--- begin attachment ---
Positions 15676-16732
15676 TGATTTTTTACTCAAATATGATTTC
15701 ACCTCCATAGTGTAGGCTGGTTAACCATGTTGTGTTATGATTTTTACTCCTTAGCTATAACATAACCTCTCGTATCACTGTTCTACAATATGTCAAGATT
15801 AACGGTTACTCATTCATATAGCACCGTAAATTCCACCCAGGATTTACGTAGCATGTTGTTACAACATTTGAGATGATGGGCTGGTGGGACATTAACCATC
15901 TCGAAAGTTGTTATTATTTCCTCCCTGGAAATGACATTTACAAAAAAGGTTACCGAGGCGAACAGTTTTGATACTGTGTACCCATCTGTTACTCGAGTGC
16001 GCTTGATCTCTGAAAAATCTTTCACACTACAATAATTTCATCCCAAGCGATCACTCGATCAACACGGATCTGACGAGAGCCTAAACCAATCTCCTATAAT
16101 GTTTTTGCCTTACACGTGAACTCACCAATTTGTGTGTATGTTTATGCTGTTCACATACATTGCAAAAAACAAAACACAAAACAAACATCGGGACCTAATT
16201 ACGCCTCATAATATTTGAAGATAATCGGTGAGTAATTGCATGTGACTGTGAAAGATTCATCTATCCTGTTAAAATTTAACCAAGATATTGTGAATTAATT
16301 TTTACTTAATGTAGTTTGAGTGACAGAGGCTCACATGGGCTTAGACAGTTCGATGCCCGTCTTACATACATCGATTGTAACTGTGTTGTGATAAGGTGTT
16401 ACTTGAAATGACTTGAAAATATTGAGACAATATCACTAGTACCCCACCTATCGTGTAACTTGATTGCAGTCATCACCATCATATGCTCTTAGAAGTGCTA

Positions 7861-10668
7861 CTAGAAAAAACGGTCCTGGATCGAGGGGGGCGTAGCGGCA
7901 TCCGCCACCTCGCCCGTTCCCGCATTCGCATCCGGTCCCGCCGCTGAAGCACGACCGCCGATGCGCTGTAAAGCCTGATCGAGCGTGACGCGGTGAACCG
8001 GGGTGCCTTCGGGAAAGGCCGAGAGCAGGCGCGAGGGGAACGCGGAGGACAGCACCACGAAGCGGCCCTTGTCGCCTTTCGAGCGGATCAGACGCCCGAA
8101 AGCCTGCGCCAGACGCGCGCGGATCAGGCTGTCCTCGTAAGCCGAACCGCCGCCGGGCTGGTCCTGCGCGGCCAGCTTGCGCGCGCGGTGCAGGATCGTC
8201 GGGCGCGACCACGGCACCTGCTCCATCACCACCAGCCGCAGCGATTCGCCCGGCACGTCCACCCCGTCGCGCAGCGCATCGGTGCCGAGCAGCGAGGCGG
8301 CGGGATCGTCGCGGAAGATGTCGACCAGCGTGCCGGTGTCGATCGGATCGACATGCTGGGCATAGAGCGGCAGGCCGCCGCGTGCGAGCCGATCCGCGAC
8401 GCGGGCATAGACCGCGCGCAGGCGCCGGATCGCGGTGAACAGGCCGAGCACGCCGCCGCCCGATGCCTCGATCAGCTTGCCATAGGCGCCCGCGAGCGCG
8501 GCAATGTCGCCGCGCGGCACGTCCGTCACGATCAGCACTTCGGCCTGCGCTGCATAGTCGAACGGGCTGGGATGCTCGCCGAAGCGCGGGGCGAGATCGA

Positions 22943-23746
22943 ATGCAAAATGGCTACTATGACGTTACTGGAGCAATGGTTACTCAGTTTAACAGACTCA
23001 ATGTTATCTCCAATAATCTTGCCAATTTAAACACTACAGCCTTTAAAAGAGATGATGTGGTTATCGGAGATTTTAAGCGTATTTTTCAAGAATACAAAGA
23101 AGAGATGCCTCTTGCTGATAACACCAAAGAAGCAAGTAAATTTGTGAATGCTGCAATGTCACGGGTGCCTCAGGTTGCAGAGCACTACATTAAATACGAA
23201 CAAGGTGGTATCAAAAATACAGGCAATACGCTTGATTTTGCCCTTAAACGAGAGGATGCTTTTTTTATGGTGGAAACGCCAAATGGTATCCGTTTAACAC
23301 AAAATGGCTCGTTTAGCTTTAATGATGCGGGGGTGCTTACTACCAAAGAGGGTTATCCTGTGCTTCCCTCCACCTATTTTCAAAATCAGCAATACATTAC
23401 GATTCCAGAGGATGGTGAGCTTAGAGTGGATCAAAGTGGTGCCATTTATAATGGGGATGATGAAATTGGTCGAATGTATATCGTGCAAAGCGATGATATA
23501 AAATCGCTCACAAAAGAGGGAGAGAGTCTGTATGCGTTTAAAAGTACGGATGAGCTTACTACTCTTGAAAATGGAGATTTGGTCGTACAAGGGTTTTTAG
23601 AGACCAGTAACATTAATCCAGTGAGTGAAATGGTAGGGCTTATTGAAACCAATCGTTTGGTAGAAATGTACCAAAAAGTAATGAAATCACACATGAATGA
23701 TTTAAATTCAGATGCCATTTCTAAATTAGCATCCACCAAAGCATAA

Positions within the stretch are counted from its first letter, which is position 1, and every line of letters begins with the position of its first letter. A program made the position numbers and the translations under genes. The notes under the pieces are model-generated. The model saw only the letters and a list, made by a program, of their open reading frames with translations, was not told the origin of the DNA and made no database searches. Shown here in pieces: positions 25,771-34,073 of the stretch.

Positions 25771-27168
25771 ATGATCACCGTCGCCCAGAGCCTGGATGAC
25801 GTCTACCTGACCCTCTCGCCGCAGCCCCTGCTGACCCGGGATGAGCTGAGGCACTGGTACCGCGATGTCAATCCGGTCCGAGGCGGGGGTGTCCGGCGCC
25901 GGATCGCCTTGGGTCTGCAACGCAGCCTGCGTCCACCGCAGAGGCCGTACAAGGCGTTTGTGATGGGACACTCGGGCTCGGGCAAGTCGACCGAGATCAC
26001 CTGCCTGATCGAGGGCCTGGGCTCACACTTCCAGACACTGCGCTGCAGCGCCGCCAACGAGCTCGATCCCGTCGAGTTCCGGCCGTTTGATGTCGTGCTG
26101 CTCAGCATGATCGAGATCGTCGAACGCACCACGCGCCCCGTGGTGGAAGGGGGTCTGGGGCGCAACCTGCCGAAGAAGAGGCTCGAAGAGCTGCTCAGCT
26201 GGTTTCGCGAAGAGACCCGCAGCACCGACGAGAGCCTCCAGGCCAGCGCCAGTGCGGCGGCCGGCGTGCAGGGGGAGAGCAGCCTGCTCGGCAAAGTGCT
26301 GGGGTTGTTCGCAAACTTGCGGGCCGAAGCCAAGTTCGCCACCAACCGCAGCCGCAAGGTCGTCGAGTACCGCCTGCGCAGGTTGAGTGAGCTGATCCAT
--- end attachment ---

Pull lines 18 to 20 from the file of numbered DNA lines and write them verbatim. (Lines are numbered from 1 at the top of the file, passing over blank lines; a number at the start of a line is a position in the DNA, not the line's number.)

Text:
8401 GCGGGCATAGACCGCGCGCAGGCGCCGGATCGCGGTGAACAGGCCGAGCACGCCGCCGCCCGATGCCTCGATCAGCTTGCCATAGGCGCCCGCGAGCGCG
8501 GCAATGTCGCCGCGCGGCACGTCCGTCACGATCAGCACTTCGGCCTGCGCTGCATAGTCGAACGGGCTGGGATGCTCGCCGAAGCGCGGGGCGAGATCGA

Positions 22943-23746